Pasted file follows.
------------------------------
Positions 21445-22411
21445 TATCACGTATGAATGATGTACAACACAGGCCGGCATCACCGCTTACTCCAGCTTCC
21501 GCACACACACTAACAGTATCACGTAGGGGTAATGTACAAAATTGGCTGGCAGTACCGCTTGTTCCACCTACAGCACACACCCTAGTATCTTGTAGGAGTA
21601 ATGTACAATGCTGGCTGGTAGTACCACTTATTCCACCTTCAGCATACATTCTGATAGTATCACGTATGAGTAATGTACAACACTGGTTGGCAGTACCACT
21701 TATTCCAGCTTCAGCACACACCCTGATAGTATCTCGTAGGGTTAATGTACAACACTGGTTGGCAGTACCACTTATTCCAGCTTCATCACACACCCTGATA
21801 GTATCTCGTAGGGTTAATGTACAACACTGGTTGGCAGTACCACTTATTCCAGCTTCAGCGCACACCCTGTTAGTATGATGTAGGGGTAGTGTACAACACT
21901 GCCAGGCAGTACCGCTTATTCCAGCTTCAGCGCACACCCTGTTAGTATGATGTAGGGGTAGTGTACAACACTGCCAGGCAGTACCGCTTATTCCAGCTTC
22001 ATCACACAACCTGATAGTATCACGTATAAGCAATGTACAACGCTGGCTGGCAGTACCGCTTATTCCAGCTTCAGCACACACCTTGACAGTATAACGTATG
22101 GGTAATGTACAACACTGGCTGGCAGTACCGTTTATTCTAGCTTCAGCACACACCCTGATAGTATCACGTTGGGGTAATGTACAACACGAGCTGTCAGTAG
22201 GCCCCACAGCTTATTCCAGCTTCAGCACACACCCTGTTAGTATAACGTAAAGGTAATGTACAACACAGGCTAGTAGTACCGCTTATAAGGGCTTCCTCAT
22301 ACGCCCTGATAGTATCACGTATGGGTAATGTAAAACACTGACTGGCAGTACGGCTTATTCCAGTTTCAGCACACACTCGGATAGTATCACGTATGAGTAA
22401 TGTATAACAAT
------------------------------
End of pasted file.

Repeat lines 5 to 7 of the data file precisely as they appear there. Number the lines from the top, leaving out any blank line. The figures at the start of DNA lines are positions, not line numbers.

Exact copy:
21701 TATTCCAGCTTCAGCACACACCCTGATAGTATCTCGTAGGGTTAATGTACAACACTGGTTGGCAGTACCACTTATTCCAGCTTCATCACACACCCTGATA
21801 GTATCTCGTAGGGTTAATGTACAACACTGGTTGGCAGTACCACTTATTCCAGCTTCAGCGCACACCCTGTTAGTATGATGTAGGGGTAGTGTACAACACT
21901 GCCAGGCAGTACCGCTTATTCCAGCTTCAGCGCACACCCTGTTAGTATGATGTAGGGGTAGTGTACAACACTGCCAGGCAGTACCGCTTATTCCAGCTTC